The top U.N. rights body on Thursday passed a resolution proposed by Islamic countries saying it is deeply concerned about the defamation of religions and urging governments to prohibit it…
The U.N. Human Rights Council, which is dominated by Arab and other Muslim countries, adopted the resolution on a 21-10 vote over the opposition of Europe and Canada.
EU countries, including France, Germany and Britain, voted against. Previously EU diplomats had said they wanted to stop the growing worldwide trend of using religious anti-defamation laws to limit free speech…
Although the text refers frequently to protecting all religions, the only religion specified as being attacked is Islam, to which eight paragraphs refer.
For sh*ts and giggles, here’s a selection from the UN’s Universal Declaration of Human Rights:
Article 18. Everyone has the right to freedom of thought, conscience and religion; this right includes freedom to change his religion or belief, and freedom, either alone or in community with others and in public or private, to manifest his religion or belief in teaching, practice, worship and observance.
Article 19. Everyone has the right to freedom of opinion and expression; this right includes freedom to hold opinions without interference and to seek, receive and impart information and ideas through any media and regardless of frontiers.
There’s plenty of criticism available online about the HRC but as a precis you can do worse than this old post and the immortal video of the head of UN Watch telling the Council, to their faces, precisely what he thinks of them. Take five minutes. You won’t be sorry.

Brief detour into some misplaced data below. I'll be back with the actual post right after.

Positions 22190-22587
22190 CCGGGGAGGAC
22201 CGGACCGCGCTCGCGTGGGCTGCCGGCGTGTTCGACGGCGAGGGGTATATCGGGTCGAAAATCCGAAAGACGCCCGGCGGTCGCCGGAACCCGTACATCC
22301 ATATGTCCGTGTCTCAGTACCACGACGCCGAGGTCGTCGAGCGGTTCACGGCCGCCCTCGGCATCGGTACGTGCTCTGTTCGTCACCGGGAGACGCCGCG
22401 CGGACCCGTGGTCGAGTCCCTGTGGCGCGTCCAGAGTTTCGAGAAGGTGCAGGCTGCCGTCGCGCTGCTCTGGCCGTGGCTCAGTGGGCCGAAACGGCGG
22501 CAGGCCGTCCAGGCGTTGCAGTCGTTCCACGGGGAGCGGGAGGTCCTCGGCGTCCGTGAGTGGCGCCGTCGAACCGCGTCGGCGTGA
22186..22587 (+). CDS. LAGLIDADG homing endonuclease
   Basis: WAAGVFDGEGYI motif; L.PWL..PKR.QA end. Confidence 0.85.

Elsewhere in free speech land, as photos of Geert Wilders start appearing on Al Qaeda websites and a spokesman for Iran’s foreign ministry advises Britain and the Netherlands to suppress “Fitna” post haste, the EU assures the Muslim world that it feels its pain.
Update: You’ll be happy to know that the right of free expression isn’t at stake in “Fitna.” Why? Because it’s offensive.
U.N. Secretary-General Ban Ki-moon on Friday condemned as “offensively anti-Islamic” a Dutch lawmaker’s film that accuses the Koran of inciting violence.
Ban acknowledged efforts by the government of the Netherlands to stop the broadcast of the film, which was launched by Islam critic Geert Wilders over the Internet, and appealed for calm to those “understandably offended by it.”
“There is no justification for hate speech or incitement to violence,” Ban said in a statement. “The right of free expression is not at stake here.”